HORSEMEN’S CORRAL • 2012 OCHA YEARBOOK 17 Equine Nutrition for the Performance Horse Provided by Buckeye® Nutrition Equine nutrition requirements vary with the amount and severity of the activity the performance horse is asked to do.
The chart below lists some of the various levels and amounts.
As the intensity of work increases so does the nutrition requirements. overloaded with soluble carbohydrates.
Overload results in the undigested starch going to the hindgut where it is fermented which can lead to acidosis, diarrhea, dehydration, and laminitis. Fats Safer Energy for Performance Fats are safer and more preferred source energy.
As horses train and become more physically fit their bodies will naturally metabolize the fats into complex carbohydrates which are safer than the Levels of Activity Duration/Work Description of sample soluble carbohydrates.
This Light work 1-3 hours per week Mostly walking safer form of energy also improves skin and hair coat as Moderate work 3-5 hours per week Like school/lesson horses well as keeping the horse more Heavy work 4-5 hours per week More strenuous speed, jump, even tempered.
Soluble carbohydrates can result in polo horses low to medium level temporary short spurts of event training, more intense energy and thereby jumpier Strenuous 6-12 hours each week Racehorses and elite event training behavior.
Metabolism of fats also produces less heat and therefore delays the lactate build up which can help postpone Dangers of Excessive Soluble Carbohydrates fatigue allowing the horse to work longer.
Because of the Energy, as derived from soluble carbohydrates or starch and energy concentration in fats one can feed less and therefore sugars, are found mainly in grains like corn and sweeteners lower the gut fill, resulting in a reduction of the amount of such as molasses.
They are absorbed in the small intestine and weight the horse has to carry.
Cause an increase in the blood glucose and insulin which can result in metabolic disorders and increase the risk of tying up Water and ulcers.
It is critical that the small intestine does not get Hydration is critical for a horse and even more so in a performance horse.
Sweat is a massive water eliminator which must be replenished to maintain a healthy horse.
Horses in a moderate climate lose about 6-8 liters per hour and it goes up to 15 per hour in hot humid climates. (A liter of water weighs about 2 pounds so a horse can lose up to 30 pounds of bodyweight per hour).
There were myths that a hot tired horse should not be allowed to drink in fear of colic and that drinking cold water can cause the same problem.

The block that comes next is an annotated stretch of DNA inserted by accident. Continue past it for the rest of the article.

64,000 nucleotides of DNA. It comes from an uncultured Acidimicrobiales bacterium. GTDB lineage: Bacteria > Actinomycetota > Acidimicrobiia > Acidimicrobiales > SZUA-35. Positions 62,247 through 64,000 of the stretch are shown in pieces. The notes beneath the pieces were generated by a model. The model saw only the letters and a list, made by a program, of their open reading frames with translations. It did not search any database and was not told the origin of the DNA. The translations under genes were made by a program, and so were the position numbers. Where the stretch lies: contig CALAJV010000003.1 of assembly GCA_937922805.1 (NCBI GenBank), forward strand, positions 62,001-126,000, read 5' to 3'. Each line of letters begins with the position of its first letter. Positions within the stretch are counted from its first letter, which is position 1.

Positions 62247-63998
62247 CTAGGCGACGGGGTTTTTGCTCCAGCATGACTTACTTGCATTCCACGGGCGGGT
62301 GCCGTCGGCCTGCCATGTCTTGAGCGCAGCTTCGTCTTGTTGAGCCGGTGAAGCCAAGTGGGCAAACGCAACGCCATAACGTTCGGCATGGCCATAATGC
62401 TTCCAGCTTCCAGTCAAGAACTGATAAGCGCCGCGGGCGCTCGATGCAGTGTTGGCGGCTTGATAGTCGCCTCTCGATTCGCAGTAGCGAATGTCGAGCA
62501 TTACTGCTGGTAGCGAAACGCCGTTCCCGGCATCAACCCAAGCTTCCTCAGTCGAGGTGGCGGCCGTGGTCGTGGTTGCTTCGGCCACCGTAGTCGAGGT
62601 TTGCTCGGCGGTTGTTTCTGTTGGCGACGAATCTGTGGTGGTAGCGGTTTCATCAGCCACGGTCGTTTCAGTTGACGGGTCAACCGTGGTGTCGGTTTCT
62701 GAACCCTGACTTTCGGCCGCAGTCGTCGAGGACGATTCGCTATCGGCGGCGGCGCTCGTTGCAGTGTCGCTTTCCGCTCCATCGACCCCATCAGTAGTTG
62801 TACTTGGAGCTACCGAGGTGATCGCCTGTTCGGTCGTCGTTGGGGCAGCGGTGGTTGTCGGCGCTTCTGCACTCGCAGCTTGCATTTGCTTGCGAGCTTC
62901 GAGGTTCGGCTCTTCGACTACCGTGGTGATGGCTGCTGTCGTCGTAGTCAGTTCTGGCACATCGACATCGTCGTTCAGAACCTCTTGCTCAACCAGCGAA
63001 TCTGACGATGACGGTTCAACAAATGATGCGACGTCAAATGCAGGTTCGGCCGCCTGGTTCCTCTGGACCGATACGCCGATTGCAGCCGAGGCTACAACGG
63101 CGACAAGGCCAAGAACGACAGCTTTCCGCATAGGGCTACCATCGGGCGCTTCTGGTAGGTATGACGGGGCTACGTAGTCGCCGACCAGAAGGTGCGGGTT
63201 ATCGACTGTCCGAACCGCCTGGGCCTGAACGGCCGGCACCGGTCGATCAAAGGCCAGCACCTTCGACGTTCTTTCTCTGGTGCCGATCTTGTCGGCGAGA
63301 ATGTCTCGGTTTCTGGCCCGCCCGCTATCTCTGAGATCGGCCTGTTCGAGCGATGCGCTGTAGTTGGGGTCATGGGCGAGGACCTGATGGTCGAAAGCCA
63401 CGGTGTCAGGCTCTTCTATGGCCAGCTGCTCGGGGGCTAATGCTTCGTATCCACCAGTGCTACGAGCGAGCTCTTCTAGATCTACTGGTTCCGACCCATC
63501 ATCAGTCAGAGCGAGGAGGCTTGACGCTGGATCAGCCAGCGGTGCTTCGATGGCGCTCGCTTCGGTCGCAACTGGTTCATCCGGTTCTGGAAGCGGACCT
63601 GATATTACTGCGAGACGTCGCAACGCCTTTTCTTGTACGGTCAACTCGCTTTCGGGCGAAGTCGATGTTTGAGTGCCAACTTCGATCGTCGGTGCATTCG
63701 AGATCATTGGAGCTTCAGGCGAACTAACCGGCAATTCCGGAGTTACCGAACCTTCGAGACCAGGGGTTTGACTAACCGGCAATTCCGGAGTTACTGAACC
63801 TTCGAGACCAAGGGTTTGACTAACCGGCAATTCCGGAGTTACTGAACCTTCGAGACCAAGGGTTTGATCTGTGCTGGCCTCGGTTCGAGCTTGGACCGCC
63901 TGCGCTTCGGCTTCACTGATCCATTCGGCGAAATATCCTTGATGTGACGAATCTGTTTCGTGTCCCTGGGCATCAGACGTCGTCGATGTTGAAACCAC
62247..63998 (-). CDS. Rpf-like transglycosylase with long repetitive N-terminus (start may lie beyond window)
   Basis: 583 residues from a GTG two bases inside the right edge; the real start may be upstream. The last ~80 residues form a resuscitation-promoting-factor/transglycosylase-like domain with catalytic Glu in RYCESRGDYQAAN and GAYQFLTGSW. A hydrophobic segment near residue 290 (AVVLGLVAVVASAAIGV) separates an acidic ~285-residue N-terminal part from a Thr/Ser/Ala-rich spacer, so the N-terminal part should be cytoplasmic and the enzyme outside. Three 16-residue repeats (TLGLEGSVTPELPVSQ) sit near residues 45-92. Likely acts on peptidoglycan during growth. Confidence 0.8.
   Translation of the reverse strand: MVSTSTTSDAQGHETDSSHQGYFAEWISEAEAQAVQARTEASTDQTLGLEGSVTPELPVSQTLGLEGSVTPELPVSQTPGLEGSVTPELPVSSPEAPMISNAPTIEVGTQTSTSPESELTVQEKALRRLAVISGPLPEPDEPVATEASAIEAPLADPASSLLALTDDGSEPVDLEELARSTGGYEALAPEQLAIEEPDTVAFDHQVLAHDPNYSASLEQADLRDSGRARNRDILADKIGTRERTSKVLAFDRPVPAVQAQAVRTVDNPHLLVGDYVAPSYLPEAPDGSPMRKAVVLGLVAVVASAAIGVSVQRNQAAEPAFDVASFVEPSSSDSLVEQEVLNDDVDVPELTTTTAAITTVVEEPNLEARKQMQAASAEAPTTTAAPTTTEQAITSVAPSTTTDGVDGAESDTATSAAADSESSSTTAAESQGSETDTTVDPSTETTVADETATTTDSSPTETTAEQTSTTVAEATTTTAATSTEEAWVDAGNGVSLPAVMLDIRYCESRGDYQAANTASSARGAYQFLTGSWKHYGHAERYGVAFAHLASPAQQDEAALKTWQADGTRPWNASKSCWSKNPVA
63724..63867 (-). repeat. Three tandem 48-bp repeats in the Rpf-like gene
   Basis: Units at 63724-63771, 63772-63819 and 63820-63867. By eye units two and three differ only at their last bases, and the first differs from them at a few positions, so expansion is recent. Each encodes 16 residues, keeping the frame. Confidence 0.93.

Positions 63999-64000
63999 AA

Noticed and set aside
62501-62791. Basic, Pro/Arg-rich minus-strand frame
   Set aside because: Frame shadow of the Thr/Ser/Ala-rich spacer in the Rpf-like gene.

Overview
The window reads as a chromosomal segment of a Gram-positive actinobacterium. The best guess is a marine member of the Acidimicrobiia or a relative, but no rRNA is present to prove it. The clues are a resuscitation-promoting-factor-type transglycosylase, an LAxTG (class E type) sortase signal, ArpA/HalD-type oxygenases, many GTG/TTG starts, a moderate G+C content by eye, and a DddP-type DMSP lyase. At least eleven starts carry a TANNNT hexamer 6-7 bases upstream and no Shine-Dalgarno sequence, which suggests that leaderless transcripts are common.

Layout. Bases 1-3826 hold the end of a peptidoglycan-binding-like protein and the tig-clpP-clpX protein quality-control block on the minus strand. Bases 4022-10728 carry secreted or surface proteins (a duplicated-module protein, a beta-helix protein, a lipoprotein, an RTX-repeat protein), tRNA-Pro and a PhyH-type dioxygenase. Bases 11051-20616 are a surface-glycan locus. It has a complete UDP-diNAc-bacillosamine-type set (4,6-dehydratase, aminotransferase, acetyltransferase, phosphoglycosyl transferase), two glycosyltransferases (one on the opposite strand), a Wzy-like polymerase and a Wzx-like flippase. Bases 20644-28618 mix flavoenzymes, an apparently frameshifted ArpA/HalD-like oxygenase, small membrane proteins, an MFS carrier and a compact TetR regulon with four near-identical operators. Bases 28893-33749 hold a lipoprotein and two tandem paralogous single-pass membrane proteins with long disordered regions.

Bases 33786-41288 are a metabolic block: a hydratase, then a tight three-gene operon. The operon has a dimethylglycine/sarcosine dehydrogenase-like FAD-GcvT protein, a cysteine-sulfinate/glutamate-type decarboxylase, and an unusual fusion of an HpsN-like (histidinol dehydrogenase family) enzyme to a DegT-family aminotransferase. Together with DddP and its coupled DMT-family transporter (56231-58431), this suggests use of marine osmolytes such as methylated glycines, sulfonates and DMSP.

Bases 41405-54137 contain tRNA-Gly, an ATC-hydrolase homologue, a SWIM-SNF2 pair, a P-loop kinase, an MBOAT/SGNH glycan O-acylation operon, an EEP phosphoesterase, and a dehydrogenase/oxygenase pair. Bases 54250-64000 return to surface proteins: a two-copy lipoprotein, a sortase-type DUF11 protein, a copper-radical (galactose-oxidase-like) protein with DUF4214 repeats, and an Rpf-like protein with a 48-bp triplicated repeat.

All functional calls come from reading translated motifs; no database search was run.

These are myths and do not hold merit.
Letting a warm horse drink does not cause colic and is an excellent way to help cool him down. 242 Barrett Street The problem with cold water is that the horse will limit his Grafton, WV 26354 intake and therefore may not take in enough to get him (304) 265-2837 properly hydrated. Jerry’s Restaurant & Lounge Family Dining, Catering, Parties, Private Meeting Room, Homemade Daily Specials and Pies! Separate Lounge with 2 Bars Full Lottery Retailer Multiple TV’s Pool Tables Dart Boards Juke Box! Electrolytes Electrolytes such as salt, selenium and iodine are a class of nutrients that the horse should have available to them on a free choice access basis.
Performance horses may require extra electrolytes.
These can be supplied either by a powder onto the grain mix or given separately in a applesauce or plain yogurt.
They can also be added to the horse’s water.
No matter how they are delivered the horse must be properly hydrated.
Protein Performance horses do require some additional protein but not as much as many people think.
Some people over feed protein which can stress the liver and increase fatigue and dehydration.
Excess protein cannot be used for energy the horse excretes it in urine as ammonia.
The ammonia creates a very strong odor that can have an adverse effect on the respiratory system for the horse. Owners Bud & Cindy Harr 18 HORSEMEN’S CORRAL • 2012 OCHA YEARBOOK Protein quality is more important than quantity.
Horses require grams of amino acids—not just a percentage of crude protein.
High quality protein, such as soybean meal, is vital to provide a horse with the elements for building strong muscle and bone.
No quantity of protein can make up for poor quality that is lacking the correct amino acids.
The wrong protein will not be absorbed merely excreted in the urine.
Summary 1) Develop your horse’s diet around his hay which is the most important component of its ration 2) Know exactly the amounts of starch and sugar in your horse’s grain mix to develop the proper feed ration. 3) It is a good idea to work with a qualified equine nutritionist to plan your horse’s diet.
They can fine tune a program for your needs around your horse, hay and work load.
For more information on providing the correct feeding diet to your performance horse, please contact Buckeye® Nutrition by calling our care line, 1-800-898-9467, or by emailing us at firstname.lastname@example.org. ENGLISH AND WESTERN WEAR AND EQUIPMENT
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